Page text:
The situation in the transportation system is another gory tale. The dreadful condition of the various intra and inter-states link roads has made them death traps for the road users. The latest statistics on road traffic accidents in the country show that the number of accidents in recent years is unprecedented in our history and yet there are no signs that things will get better. Linked with this is the complete collapse of he mass transportation system; key examples here are the stories of how ineffective management and lack of adequate investment for repair and renewals piloted the final collapse of the Nigeria Airways and the near grounding of the Nigeria Railway.

X-raying the on-going reforms

As mentioned above the Nigerian crisis is multifaceted. As a way out of this crisis, the present leadership in the country under President Olusegun Obasanjo has come forward with different reform options for the country. There is the economic reform programme encoded NEEDS, which from all aspects is an IMF/World Bank inspired formula in Nigeria and not qualitatively different from similar ventures like SAP etc, in which the central bearing is the philosophy of shifting the burden of the crisis of the present capitalist system onto the poor masses. The focus is that the government should have a hands-off approach in key amenities and in providing qualitative employment opportunities for the unemployed and the under-employed.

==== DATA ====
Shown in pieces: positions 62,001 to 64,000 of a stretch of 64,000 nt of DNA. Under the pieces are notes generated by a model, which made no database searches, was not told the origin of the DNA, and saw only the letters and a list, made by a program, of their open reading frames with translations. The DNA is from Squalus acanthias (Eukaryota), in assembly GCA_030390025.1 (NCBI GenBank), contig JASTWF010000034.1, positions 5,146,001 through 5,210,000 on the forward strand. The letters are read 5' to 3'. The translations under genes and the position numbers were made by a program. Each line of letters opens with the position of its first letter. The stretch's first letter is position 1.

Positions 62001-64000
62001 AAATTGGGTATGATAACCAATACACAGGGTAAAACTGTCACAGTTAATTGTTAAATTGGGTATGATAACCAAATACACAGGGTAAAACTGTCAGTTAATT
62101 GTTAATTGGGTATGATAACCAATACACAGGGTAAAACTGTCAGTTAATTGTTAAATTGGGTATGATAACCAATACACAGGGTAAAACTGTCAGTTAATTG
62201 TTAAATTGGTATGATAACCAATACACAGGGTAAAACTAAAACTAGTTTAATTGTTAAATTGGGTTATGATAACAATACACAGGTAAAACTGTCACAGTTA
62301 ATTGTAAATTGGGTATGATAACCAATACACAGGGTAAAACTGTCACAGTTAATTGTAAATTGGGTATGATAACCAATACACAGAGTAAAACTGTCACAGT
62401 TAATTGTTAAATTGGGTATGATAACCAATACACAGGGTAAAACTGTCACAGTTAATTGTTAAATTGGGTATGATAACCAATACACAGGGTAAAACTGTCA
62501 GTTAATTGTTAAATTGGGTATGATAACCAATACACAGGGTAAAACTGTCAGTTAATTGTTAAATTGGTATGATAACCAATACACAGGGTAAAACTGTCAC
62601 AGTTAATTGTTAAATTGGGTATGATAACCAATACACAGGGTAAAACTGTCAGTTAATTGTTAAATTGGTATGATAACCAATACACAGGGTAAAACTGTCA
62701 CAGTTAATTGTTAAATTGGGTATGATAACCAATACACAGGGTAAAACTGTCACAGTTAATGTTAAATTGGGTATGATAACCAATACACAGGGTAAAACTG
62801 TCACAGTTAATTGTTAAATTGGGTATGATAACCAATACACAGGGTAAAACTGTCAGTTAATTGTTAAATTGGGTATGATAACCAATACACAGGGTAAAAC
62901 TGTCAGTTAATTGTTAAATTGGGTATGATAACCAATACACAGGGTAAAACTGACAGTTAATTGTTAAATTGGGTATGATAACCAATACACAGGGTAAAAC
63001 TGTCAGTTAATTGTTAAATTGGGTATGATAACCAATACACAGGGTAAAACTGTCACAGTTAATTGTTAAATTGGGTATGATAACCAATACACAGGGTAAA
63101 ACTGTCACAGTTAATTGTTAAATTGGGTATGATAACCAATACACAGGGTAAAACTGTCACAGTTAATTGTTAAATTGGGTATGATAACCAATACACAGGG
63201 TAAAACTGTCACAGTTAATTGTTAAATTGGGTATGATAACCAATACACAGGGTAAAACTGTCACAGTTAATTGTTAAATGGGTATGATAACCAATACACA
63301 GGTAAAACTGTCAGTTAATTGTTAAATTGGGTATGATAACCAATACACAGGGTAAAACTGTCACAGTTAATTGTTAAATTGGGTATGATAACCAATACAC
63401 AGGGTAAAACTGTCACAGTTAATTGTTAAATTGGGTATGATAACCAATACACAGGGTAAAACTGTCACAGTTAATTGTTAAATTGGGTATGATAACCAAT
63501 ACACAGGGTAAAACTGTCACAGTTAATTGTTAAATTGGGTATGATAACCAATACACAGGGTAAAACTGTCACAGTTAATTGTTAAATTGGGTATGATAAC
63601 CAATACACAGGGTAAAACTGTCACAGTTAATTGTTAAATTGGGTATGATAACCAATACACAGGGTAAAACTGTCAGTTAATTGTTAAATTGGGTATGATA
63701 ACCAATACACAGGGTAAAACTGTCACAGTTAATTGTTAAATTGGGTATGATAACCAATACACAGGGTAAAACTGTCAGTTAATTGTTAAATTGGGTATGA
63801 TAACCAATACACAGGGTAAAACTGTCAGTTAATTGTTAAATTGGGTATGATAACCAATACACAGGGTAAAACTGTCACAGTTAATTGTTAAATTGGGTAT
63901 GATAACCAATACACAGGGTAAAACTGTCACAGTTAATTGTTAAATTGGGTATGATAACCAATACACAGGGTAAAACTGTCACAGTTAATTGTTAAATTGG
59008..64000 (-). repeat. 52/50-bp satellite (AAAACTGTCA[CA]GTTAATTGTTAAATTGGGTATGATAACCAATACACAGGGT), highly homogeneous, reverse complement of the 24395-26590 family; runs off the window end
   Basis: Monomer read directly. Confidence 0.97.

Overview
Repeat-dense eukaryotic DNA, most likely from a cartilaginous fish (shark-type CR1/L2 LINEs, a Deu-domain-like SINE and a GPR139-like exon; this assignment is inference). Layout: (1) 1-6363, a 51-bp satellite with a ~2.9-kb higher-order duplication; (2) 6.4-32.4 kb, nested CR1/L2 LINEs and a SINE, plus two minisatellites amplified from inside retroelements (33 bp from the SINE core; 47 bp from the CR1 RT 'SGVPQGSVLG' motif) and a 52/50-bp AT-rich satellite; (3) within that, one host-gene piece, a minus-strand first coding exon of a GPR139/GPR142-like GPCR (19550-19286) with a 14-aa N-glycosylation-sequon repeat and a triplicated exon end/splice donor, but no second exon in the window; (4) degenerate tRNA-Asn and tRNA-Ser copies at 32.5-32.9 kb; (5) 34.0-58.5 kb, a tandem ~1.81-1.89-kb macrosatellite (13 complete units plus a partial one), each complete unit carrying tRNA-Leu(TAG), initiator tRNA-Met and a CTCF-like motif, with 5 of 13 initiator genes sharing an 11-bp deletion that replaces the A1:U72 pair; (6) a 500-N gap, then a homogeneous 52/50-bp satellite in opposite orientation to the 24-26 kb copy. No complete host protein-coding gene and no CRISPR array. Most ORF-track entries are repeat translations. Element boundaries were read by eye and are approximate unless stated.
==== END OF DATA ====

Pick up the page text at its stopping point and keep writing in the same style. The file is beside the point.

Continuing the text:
Predictably, NEEDS, like its elder brothers will not work in solving our enduring problems, neither will the political reform options of the Obasanjo regime solve the problems politically as the recent example of the National Political Reform Conference, popularly referred to as the National Dialogue, has shown. This is further enumerated below.

Let us recall that the National Dialogue was composed of 400 delegates. All the delegates were nominated: 50 by the President; 6 by each State Governor, totalling 216 for the 36 states; 6 by the Labour Unions; 6 by the Employers’ Groups. The rest of the delegates were nominated by the registered Political Parties (PDP – 12, ANPP – 4, AD – 2, the other 27 smaller Parties – 2), the academic community, Nigerians in the Diaspora, Women’s groups, Youth/students nominees among other so-called interest groups.

Although, the formal agenda for the conference included issues like fiscal policies, revenue allocation, federalism, types of political system at the centre and in the states, etc., a no-go area for discussion was on the unity of Nigeria, which the government says is not negotiable.